5. I too have decided to try out Mel's square foot gardening technique and built 75 square feet of raised beds this past month. I already have several squares planted and are seeing sprouts all over the place. It will be fun to keep up on each other's square foot garden and compare notes!

  6. I don't use the square foot gardening method, although I read the original book some 5+ years ago. I do plant a garden every year. It is a rather small patch, but I am excited that we are expanding this year into a new area. My plans so far are to grow strawberries, tomatoes, green beans, peas, cucumbers, lettuce, carrots, spinach, broccoli, watermelon. I also have ordered a couple of blueberry bushes and can't wait for them to arrive! We love blueberries but they are awful expensive to purchase in the store. I plan on using them fresh and drying the ones we don't eat right away (may not be too many though!). Please let me know how your bushes produced last year. I am wondering what to expect in this first growing season.

  7. Mrs B - I wish I had better information about my blueberry bushes from last year. But about a week after I planted them, the bunnies ate the bushes for lunch, right down to the ground. I immediately but up a little bunny fence around the bushes and they grew back, but not in time to harvest. Although I have read not to expect too much the first year. My bushes are looking good this year and I am going to also put a net over them to protect from the birds...those darn critters.

  8. I have read

    I have been using The Square Foot
    Gardening method for twenty years but I have made some changes that suits me a little better. I have permenent beds of 4x8 with hog fencing running down the middle(hog fencing costs more but will last forever because it is rigid and much stronger).I then plant according to how the book says. I do make one other change. About the time when the garden needs its first weeding you will be mowing your lawn. I put the grass clippings around each plant so it will not need to be weeded again. The grass clippings will compost down over the winter and make your garden almost weed free and very easy to work next spring. On the paths I put card board covered with grass clippings to prevent weeds.I have 4 permenent beds and I just rotate them each year. I interplant each of these beds with veggies that are compatable with each other like corn beans and squashes. Another classic combintion is tomatoes, basil and carrots.I also succession plant.Early spring I plant the whole garden with spinach with snow peas on the fence. When it is time to put in the summer garden I just plant between the spinach. By the time the summer veggies need space the spinach season is over.One last thing, plant heirloom seeds (none hybreds) so that you can save the seeds and won't need to buy them next year.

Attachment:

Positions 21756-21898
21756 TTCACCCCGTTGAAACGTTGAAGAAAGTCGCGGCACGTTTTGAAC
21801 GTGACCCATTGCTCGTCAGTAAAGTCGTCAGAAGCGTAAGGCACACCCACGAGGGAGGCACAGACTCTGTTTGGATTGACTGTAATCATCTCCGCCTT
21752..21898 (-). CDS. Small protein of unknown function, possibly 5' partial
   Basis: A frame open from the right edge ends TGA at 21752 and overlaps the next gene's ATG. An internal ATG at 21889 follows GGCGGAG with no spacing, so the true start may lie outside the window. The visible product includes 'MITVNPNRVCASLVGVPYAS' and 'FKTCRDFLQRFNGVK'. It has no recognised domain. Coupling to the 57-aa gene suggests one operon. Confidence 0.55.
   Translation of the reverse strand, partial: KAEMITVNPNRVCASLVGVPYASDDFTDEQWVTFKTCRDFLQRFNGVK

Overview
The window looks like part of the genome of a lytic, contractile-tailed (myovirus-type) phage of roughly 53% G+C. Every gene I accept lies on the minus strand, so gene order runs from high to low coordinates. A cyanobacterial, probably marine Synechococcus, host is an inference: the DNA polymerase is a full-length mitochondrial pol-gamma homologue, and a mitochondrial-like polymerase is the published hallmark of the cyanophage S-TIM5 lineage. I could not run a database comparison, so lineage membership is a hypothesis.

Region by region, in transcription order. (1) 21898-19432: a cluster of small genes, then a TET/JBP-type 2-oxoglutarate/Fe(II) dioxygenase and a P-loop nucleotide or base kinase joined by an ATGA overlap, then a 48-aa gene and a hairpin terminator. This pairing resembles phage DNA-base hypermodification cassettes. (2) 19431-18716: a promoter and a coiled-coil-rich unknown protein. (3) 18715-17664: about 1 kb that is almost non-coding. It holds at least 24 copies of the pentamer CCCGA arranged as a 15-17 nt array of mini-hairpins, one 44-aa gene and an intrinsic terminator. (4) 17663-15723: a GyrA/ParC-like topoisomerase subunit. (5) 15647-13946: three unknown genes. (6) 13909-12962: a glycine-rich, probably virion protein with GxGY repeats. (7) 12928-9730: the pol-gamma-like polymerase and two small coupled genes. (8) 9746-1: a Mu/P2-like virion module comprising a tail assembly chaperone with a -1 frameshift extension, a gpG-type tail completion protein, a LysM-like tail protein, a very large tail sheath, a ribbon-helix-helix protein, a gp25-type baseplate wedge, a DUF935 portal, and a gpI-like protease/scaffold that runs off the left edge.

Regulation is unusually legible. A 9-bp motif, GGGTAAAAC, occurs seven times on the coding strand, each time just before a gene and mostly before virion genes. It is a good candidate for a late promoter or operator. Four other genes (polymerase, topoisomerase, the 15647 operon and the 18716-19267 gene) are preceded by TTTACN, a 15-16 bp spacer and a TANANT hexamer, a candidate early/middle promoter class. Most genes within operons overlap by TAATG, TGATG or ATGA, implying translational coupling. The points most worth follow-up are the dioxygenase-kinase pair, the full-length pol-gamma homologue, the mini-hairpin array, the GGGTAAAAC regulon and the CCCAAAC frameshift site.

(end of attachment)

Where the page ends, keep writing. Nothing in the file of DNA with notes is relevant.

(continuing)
9. I would love to have you link up your square foot garden updates weekly here:

    Thank you for a peek into your garden!

  10. I don't use the square foot gardening method though I use companion planting and succession planting extensively. I do however drive my husband crazy with my interplanting of vegetables like tomatoes, beans, carrots, spinach and lettuce. He's a straight-line kind of guy. :)

    Good luck! I've been gardening for 15 years and though I feel like an old hand most of the time, there's always something new to learn and every year is different.

  11. Thank you for the book recommendation. I'm going to reserve it at the library right now.

  12. We love square foot gardening. I have 7 beds this year and can't wait to get started. Good luck with yours.

  13. I have been using square foot gardening for 20+ years also. I have 15 4x4 foot beds, 1 3'x30', 2 3'x20' and 1 8x10. In addition I have strawberries (6'x25') and blueberries (6 plants). I started with the mixture in the book. Yes, i dug out all of the dirt and replaced it. I also do not put weeds in my compost bin. I replenish the squares with well rotted horse manure. Yes, I srtill get weeds, but it's like picking lint off your shirt; so easy to remove. True be told, once the veggies come up, the weeds don't seem to. i plant a lot of potatoes, amoung other veggies/herbs.

  14. Square foot gardening is a great idea to save money, eat healthy, and get outside. I think it's great that you are promoting this and hopefully more people will follow suit!

  15. My wife and I are going to start gardening this year, but I don't want to get overwhelmed...this is a good way to do it and still get some good turnout! Great post!

  16. I have a garden. We are doing broccoli for the first time this year. We have a variety of lettuce and spinach, tomatoes, potatoes, green beans, strawberries, cucumber and zucchini which is also a first this year.

    I look forward to hearing how your blueberry bushes do for you. I hope to be able to have blueberries soon.